The term “probiotic” (from the Greek for life) has had a number of different meanings over recent history. First coined by Lilley and Stillwell, they used the term to describe substances secreted by one microorganism that stimulated the growth of another.[1] In 1974, this definition was modified by Parker to mean “…organisms and substances which contribute to intestinal microbial balance”, which more closely approximates the contemporary use of the term.[2] The current definition, comes from the International Scientific Association for Probiotics and Prebiotics.[3] They define probiotics as “live microorganisms that, when administered in adequate amounts, confer a health benefit to the host”.

The current definition of probiotics includes preparations that contain viable, microbial agents that have been demonstrated to improve health. Typically, these products will contain freeze-dried (lyophilized) or live bacteria or yeasts; most commonly from the genera Lactobacillus and Bifidobacterium.[4] Probiotic organisms can be incorporated into supplements (powders, capsules, tablets, oils, wafers), as well as foods (milk drinks, medicinal yoghurts, fruit juices, confectionery bars, ice cream). All of these mediums essentially work as carriers for the probiotic organisms.

What are not probiotics?
The early definitions of probiotics were inclusive of traditional fermented foods such as yoghurt (non-medicinal varieties), sauerkraut, and kefir, but the most recent interpretation of the definition has, somewhat controversially, excluded these traditional ferments. These are now considered food sources of “live and active cultures”, but not probiotics.[3]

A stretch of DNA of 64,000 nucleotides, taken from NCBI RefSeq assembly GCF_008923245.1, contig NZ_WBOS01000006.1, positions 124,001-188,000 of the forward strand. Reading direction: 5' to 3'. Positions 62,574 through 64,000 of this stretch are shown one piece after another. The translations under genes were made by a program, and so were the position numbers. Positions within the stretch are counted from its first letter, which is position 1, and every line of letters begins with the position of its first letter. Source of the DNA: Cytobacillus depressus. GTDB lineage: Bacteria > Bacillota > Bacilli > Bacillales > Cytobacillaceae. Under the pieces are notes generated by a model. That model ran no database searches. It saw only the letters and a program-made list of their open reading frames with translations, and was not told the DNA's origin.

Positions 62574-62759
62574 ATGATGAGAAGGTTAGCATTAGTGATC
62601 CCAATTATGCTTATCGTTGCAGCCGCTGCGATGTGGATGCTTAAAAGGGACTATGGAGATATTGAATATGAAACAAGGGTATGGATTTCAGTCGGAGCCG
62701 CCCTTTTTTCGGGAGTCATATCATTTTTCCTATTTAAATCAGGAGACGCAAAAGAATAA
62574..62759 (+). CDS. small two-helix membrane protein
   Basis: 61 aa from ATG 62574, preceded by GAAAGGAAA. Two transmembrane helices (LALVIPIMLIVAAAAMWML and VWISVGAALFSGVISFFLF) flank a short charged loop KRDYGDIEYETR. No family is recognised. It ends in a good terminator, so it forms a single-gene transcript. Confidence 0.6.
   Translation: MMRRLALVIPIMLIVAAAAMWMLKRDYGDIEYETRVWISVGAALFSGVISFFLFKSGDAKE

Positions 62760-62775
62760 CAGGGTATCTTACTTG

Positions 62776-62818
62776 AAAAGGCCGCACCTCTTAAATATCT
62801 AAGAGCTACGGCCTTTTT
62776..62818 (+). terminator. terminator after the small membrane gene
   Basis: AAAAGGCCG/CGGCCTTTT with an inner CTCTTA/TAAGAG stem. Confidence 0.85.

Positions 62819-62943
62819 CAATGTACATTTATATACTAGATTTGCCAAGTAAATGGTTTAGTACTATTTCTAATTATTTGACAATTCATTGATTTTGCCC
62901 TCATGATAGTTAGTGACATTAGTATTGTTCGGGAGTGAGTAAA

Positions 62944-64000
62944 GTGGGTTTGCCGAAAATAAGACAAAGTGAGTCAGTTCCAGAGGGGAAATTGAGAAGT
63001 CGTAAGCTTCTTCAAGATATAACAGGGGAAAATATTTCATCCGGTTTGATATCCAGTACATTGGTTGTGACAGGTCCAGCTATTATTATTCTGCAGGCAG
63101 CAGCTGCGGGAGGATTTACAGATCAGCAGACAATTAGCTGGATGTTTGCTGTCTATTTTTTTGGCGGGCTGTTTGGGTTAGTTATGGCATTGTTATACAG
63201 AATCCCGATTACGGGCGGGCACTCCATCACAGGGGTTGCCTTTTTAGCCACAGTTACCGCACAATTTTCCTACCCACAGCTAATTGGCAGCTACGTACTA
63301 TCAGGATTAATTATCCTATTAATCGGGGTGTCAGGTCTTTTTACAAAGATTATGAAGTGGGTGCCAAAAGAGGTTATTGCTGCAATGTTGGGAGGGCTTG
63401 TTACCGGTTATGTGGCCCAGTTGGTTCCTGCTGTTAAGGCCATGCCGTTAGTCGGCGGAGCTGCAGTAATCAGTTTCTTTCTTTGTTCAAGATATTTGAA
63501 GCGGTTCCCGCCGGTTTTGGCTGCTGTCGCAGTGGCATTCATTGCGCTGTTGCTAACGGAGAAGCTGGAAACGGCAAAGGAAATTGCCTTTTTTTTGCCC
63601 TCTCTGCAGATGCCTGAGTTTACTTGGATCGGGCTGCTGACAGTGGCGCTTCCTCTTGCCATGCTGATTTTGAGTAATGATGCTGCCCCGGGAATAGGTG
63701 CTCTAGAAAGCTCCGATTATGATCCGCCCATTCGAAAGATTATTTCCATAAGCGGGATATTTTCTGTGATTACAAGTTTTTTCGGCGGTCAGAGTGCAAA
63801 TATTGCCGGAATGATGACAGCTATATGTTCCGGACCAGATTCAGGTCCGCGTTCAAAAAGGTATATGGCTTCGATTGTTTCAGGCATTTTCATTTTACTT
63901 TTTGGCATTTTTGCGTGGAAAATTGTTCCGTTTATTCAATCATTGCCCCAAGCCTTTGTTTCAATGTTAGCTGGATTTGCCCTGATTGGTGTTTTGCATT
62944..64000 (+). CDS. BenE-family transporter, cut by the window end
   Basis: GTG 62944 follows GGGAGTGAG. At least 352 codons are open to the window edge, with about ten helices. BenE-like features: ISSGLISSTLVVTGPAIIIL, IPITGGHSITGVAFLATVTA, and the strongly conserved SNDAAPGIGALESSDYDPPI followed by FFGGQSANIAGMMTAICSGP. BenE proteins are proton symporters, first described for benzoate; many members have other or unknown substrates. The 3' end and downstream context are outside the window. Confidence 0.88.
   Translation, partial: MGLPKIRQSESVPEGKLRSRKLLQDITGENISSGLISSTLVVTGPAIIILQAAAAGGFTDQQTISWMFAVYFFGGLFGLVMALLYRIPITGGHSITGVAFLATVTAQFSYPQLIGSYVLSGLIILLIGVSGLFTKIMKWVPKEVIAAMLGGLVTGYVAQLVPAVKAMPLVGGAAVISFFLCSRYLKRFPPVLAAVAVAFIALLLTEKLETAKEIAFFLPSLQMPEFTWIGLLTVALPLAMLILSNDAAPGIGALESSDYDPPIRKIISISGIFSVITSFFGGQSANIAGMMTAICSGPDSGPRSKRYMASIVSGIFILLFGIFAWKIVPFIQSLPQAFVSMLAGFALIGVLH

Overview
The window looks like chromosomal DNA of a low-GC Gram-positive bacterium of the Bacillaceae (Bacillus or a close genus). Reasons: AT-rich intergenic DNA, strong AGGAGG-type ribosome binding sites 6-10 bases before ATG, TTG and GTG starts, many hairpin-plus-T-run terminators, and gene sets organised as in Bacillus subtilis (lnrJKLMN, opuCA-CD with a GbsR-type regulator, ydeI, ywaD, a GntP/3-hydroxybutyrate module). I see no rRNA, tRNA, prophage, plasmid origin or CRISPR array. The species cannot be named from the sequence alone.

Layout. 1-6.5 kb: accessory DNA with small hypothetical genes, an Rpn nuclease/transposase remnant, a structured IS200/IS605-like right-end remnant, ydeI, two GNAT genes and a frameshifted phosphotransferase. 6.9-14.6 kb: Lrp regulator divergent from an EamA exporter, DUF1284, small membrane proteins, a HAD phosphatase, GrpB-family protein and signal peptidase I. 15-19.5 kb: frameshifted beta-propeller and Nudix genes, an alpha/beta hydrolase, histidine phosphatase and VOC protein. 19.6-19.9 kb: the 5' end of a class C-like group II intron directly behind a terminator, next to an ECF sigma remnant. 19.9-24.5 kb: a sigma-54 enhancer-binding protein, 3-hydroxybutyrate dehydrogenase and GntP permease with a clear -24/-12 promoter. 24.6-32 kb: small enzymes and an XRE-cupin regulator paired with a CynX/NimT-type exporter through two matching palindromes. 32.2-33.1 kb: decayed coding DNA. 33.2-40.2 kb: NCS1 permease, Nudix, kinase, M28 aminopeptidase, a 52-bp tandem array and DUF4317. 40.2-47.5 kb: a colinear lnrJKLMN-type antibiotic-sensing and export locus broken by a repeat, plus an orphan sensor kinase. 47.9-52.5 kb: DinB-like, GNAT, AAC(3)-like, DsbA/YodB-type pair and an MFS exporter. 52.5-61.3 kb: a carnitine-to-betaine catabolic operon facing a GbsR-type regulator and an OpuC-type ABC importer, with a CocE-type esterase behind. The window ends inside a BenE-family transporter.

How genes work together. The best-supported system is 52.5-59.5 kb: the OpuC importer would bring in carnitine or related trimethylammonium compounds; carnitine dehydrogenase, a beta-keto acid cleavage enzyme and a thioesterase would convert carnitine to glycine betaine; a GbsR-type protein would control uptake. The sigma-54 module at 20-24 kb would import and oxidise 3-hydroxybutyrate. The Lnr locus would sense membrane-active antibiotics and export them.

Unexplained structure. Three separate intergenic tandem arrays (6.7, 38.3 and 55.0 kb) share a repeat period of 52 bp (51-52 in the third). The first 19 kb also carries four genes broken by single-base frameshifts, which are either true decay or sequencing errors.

The reasoning behind this decision is that these foods are of undefined microbial content. Species and strain composition can differ from batch to batch, as can bacterial counts. Additionally, the strains contained in these foods may also lack specific therapeutic qualities – e.g., they may not confer any health benefit on the host, beyond the enhanced nutritional profile of the fermented food. It is for these reasons that traditional fermented foods (wild ferments) cannot be relied upon for specific therapeutic effects in the same way that probiotic preparations containing well-defined strains, with well-characterized clinical effects, in precise doses can.


1. Lilley, D.M. and R.H. Stillwell, Probiotics: growth promoting factors produced by microorganisms. Science, 1965. 147: p. 747-748.
2. Parker, R.B., Probiotics, the other half of the antibiotic story. Animal Nut Hlth, 1974. 29: p. 4-8.
3. Hill, C., et al., Expert consensus document: The International Scientific Association for Probiotics and Prebiotics consensus statement on the scope and appropriate use of the term probiotic. Nat Rev Gastroenterol Hepatol, 2014. 11(8): p. 506-514.
4. Collins, M.D. and G.R. Gibson, Probiotics, prebiotics, and synbiotics: approaches for modulating the microbial ecology of the gut. American Journal of Clinical Nutriton, 1999. 69((suppl)): p. 1052S-1057S.